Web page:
The many miles and frequent pauses reveal to any sentient animal the sheer lunacy of the living arrangements we’ve built for ourselves. Within the span of a couple generations, we abandoned a durable, finely textured, life-affirming set of living arrangements characterized by self-sufficient family farms intermixed with small towns that provided commerce, services, and culture. Worse yet, we traded that model for a coarse-scaled arrangement wholly dependent on ready access to cheap fossil fuels. Then we ratcheted up the madness to rely on businesses that use, almost exclusively, a warehouse-on-wheels approach to just-in-time delivery of unnecessary devices designed for rapid obsolescence and disposal.


The next case of $120 oil, assuming we get there before the industrial economy falls into the abyss, will be brutal for an already over-stretched American consumer. Banks are falling like dominoes on a mule cart over the bumpy terrain of declining energy supplies. When will the lights go out?

A typical reaction

Occasionally when people talk to me about my new life in and around the mud hut, their conclusions include one of the following statements: (1) You’re selfishly wasting your talent as an excellent and inspiring teacher. You should be teaching at the university, saving students, instead of preparing for economic collapse. (2) Don’t be silly. The United States cannot suffer economic collapse.
My responses go something like this:

Theory and practice

I used to believe the bankruptcy of the Federal Deposit Insurance Corporation would have substantial implications. The FDIC officially ran out of money last Friday when they shuttered the usual handful of banks. When they close another handful this Friday — conveniently out of the media’s not-so-watchful eye — they’ll have exactly nothing with which to back up the deposits. Since backing up deposits in failed banks is the FDIC’s entire mission, this should cause the financial system to fail overnight.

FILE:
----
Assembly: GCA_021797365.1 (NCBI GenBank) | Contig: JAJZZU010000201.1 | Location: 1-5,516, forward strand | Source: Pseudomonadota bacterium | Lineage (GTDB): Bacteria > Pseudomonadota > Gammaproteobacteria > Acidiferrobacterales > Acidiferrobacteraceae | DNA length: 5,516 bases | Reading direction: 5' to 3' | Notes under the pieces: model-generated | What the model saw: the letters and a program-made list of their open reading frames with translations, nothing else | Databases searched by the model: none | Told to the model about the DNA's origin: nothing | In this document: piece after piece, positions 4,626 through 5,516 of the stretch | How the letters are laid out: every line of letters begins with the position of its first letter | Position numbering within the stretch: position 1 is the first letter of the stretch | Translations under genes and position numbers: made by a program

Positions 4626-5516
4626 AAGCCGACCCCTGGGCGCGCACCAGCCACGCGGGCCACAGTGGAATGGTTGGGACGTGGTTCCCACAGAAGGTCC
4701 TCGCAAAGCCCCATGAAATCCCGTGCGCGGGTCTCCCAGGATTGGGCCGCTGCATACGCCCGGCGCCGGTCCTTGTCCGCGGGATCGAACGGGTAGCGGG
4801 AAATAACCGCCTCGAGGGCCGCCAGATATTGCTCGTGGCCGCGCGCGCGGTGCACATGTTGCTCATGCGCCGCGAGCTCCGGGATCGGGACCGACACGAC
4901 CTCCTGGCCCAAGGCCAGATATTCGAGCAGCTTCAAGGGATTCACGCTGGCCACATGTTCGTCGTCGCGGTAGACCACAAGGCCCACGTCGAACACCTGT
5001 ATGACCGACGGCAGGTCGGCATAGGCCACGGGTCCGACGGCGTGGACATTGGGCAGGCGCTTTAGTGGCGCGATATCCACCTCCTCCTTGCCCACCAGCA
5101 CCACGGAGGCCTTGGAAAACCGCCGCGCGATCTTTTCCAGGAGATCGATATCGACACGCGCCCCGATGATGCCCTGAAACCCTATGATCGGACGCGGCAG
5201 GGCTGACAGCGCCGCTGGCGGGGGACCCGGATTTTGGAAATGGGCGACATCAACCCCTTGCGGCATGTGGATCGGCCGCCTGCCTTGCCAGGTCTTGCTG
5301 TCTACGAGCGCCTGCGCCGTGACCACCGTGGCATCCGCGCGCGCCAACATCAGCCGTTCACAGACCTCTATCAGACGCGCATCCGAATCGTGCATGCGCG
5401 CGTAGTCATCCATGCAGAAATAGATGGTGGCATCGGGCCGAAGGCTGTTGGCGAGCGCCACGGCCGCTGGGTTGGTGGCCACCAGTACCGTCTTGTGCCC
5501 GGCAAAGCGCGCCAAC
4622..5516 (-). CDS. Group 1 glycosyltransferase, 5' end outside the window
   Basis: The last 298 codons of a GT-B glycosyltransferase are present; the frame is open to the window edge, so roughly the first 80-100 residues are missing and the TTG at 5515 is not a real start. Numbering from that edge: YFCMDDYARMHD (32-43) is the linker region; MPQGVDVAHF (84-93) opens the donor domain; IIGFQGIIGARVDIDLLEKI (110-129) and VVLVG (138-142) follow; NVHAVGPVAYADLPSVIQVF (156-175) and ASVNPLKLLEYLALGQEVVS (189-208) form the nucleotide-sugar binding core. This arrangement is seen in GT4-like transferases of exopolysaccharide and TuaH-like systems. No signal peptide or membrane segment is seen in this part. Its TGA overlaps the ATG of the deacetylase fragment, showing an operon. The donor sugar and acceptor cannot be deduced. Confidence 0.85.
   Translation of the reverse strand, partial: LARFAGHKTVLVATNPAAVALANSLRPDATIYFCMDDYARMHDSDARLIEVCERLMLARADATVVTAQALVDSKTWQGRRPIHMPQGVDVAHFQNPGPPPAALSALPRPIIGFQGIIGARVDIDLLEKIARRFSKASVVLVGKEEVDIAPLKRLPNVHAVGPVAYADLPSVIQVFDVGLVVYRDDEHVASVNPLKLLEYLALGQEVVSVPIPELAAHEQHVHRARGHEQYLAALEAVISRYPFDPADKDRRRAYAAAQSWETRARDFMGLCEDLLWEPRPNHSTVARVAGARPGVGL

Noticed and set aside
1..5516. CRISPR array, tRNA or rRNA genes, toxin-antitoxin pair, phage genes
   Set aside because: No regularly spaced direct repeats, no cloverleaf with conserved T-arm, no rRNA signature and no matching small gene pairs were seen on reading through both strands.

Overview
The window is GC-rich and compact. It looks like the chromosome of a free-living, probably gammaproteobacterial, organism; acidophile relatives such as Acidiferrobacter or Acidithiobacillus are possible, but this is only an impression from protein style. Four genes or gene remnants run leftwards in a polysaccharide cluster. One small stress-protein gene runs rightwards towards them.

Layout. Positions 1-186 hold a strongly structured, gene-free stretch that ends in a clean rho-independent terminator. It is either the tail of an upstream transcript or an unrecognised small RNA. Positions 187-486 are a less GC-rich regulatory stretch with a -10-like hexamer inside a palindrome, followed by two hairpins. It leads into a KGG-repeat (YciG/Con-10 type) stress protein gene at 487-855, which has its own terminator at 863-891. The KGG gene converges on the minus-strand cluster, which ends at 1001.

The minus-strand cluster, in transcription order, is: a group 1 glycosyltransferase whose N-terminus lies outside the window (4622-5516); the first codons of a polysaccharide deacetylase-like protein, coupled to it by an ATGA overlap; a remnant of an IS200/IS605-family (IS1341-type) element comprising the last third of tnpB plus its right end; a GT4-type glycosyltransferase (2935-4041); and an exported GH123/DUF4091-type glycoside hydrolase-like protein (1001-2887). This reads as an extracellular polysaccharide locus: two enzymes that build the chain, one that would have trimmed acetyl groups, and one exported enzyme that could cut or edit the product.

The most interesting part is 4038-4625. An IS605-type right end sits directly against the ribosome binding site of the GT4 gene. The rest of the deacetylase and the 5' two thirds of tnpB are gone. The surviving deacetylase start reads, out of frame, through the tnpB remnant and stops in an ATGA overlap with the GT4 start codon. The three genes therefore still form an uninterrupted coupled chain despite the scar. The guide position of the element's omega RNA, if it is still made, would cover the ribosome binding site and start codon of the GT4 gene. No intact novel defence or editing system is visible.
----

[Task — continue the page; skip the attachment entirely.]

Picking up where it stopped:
Bring on the doomers

The twin sides of our fossil-fuel addiction — energy decline and global climate change — are the most important topics we can address as a species. The national conversation ignores or marginalizes these critical topics. On the rare occasion they inadvertently come up, we act like a roomful of eight-year-olds with plates full of peas and mashed potatoes, pushing the main course around without actually ingesting it, wishing for the distraction of dessert.

Preparing for Collapse at the Mud Hut

I’ve dug trenches (requiring only a strong back and a weak mind, so it’s the perfect job for me) in which to install water lines, and even installed a

frost-free hydrant

near the chicken coop and duck house (I’m a plumber). This morning I laid

laid tile atop a counter

in the outdoor kitchen (I’m a mason). I’ve built several awnings for tools and shade, along with a few structures for animals (I’m a rough carpenter). And we’re growing considerable food, planted from seed, in our own garden beds and also in a neighbor’s field (I’m a sharecropper). My two favorite titles, then, are Professor Emeritus and Sharecropper.